After taking over on the Tulsa 17, Nelson threw a touchdown pass to Hoffman to trim BYU's deficit to 14-10 heading into halftime.
Officials ruled it a "muff" on the punt, so Hornung doesn't get official recognition in the postgame stats. But his play was noted by coach Bronco Mendenhall as vital in the Cougars' third-straight bowl win.
"It was a great punt with excellent hang time," Mendenhall said. "So rather than maybe focusing on Tulsa's mistake, I think it was us executing at a really high level and doing what we were supposed to do."
Not only did the play swing the game's momentum, it also gave the Cougars hope at halftime because they were still within striking distance, Mendenhall said.
"The result of that gave us some momentum because we hadn't generated much offense in the first half," the coach said. "Even though we hadn't generated much, we only went into halftime [down] 14-10, and we knew we could play better."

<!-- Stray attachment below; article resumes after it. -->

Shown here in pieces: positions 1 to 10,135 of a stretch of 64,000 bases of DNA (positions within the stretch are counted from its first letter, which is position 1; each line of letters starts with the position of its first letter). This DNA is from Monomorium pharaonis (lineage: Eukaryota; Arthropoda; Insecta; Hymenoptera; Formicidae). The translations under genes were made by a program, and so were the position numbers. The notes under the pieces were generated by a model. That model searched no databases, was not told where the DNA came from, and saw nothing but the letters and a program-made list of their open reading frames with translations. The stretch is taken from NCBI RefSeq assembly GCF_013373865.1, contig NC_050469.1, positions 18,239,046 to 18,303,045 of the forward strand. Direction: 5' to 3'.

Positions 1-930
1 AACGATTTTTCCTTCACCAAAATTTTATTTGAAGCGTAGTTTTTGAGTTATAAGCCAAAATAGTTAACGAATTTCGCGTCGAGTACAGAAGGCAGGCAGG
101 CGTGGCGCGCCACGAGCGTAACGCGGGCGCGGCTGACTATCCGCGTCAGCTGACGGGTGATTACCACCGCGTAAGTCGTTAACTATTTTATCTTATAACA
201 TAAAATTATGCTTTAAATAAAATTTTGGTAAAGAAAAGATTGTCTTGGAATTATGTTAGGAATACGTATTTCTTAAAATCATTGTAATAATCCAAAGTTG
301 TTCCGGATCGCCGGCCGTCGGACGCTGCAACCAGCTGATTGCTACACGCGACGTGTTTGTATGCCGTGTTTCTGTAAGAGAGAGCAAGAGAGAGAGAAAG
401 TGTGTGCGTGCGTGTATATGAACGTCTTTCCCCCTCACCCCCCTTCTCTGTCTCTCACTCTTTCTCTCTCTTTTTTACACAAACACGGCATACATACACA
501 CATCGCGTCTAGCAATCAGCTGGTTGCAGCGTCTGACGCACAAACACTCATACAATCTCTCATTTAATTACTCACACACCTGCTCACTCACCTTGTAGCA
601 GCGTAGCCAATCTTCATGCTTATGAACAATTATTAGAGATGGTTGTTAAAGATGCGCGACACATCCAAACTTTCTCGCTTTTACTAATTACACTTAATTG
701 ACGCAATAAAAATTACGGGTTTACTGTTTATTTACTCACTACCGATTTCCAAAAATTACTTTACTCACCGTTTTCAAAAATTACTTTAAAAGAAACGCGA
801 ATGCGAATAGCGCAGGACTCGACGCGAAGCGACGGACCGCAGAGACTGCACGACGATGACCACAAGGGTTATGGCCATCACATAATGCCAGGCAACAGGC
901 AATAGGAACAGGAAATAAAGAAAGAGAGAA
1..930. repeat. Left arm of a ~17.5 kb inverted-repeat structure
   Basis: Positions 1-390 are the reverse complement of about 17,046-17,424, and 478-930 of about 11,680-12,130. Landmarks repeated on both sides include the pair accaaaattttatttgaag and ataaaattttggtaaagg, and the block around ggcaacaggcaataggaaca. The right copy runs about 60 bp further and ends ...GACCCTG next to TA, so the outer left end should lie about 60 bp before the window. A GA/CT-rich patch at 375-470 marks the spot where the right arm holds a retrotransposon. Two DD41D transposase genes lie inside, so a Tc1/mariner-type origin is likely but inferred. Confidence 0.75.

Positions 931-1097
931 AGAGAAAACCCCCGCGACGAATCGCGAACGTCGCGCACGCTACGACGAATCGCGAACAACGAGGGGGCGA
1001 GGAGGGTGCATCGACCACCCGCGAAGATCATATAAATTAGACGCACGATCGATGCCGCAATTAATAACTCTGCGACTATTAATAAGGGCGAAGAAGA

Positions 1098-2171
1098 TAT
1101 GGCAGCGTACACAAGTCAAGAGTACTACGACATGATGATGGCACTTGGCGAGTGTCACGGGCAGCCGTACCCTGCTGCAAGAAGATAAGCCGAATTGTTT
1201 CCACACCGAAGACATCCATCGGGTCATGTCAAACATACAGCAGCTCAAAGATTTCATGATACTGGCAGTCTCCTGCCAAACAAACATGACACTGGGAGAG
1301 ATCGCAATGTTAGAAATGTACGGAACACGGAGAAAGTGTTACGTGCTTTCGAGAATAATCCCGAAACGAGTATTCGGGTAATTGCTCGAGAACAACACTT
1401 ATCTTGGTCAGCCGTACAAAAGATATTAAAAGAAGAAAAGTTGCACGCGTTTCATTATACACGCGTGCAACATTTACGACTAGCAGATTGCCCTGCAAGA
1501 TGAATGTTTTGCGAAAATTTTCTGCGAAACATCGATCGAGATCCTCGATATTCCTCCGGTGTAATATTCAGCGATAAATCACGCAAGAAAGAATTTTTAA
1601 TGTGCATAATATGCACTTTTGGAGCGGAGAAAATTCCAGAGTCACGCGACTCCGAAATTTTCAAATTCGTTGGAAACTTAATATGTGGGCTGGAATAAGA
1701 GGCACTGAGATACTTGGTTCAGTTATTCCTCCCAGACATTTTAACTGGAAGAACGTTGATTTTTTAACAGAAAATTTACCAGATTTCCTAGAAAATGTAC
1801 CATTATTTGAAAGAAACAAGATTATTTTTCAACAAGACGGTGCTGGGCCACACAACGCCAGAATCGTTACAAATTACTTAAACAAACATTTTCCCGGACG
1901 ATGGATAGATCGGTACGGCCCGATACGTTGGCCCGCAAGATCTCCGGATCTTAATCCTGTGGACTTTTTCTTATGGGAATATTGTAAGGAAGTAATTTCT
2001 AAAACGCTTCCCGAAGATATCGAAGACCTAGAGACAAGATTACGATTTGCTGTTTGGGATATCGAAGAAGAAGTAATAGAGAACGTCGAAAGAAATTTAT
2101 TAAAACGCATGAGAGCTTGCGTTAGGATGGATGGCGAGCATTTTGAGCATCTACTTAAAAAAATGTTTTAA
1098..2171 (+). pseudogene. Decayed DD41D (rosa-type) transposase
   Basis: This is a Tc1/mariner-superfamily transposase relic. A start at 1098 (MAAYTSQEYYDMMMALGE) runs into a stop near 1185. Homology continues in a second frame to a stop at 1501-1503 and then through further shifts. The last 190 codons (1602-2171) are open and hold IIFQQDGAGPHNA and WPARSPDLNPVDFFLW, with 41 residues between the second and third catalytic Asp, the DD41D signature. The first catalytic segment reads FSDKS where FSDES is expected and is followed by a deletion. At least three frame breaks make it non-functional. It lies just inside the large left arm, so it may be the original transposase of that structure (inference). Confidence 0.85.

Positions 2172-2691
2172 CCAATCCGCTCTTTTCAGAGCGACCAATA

It was a redemption of sorts for Hornung and punter Riley Stephenson, who pinned Tulsa inside its 20-yard line seven times on eight punts. The duo struggled the last time the Cougars were in Texas, making several blunders that helped TCU beat the Cougars 38-28 at Cowboys Stadium.
And Stephenson turned the field around with his fourth-quarter punt that was downed at the Tulsa 1-yard line with 8 minutes, 5 seconds remaining.
The Golden Hurricane never got out of that hole, even though a possession was prolonged when David Foote ran into the punter.
"I have to give credit to our special teams for keeping us in it," Nelson said. "BYU is known for keeping control and taking big leads. We weren't able to do that today. Can't tell you exactly why."
Hoffman and JD Falslev also made some big kickoff and punt returns for the Cougars, including Faslev's 22-yard return to the Tulsa 48 that set up BYU's game-winning drive.
"Those guys deserve a shoutout," Nelson said.
And so does Hornung.